More than one thousand French soldiers landed in the Cap Haitien and across the north of Haiti at the time of the coup. They defiled the national monument to independence mentioned earlier in this article by lowering the Haitian flag and raising the French flag over it. Street vendors reported that French soldiers would take cold drinks from them and when asked for payment would reply, “Go get your money from Dessalines.” Jean-Jacques Dessalines was the central military of the final stage of Haiti’s revolution and its first president.

Our evening at the Cap was spent in a meeting with about 40 adult students at a local private school. They shared their concerns about Cap Haitien and the country at large. Many spoke of their burning resentment at MINUSTAH’s presence.

One woman said, “Why is MINUSTAH here when there is no war to be fought? They drive around with gun and armoured vehicles and point their weapons in our faces. Is this what they do in their own countries?”

Another student said “Every time I walk by these foreign soldiers on the street the hair on my neck stands out. I want to eat them alive”.

The discussion ranged from the difficulties students face in the educational system to problems with the health and prison system. One woman who had heard of our efforts in Port de Paix (see my August 8 report) urged us to visit the local prison in Cap Haitien and investigate conditions. She reported that a woman was living with her children in her car outside the prison and pleading for her husband’s release. He was imprisoned for alleged vagrancy while returning home late at night. He has not faced trial but officials said he could be freed if he paid a 10,000 gourdes (US$350) fine. Unfortunately, our visit ended before we could visit the prison.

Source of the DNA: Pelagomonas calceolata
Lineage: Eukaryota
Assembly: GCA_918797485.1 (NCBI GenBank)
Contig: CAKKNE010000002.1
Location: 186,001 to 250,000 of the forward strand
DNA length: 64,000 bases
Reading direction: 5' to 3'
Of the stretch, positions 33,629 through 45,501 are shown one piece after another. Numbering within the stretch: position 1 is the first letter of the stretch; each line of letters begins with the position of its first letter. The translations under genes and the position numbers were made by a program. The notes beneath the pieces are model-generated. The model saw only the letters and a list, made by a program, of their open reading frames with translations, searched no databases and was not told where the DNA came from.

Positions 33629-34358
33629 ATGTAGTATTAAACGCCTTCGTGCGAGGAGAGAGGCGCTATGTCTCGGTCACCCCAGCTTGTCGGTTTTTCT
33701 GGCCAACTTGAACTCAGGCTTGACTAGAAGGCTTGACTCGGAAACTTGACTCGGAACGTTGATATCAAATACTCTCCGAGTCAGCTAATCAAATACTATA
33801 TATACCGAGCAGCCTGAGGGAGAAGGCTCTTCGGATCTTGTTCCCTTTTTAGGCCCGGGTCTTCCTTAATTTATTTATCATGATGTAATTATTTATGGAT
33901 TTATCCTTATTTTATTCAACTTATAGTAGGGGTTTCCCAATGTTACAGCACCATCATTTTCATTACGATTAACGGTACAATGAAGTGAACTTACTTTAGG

An exchange took place between the students whether Haiti should once again create a professional army. President Jean Bertrand Aristide disbanded the Haitian army in 1995. Some students felt that the country needed an army once again in order to defend itself against foreign occupation. Others disagreed, fearing that the reconstitution of the notoriously corrupt and violent Haitian army would lead to greater oppression of the poor and protection of the elite.

Towards the end of the meeting, a woman recounted her experience in taking her gravely ill three month-old baby to a doctor. She was referred to a surgeon, and after lengthy delay she was told the doctor would not perform the surgery without collateral. He demanded that the woman turn over her house and car keys as assurance of payment for the surgery. Haiti’s hospitals are notorious for charging fees for every service including materials such as rubber gloves used in examination, and doctors charge a fortune for their services.

Cuba’s medical system provides a striking contrast within Haiti itself. There are 500 medical personnel practicing in clinics throughout the country and in many areas this is the only medical service available. Their services are entirely free.

During the discussion, several students appealed for help to publish their writings. | August 11, 2007

Cap Haitien is Haiti’s second largest city. It lies on the northern coastline and mountains rise sharply not even a kilometre inland in the city center. To the south and east, a large flat agricultural plain stretches all the way to the border with the Dominican Republic, about 60 km away.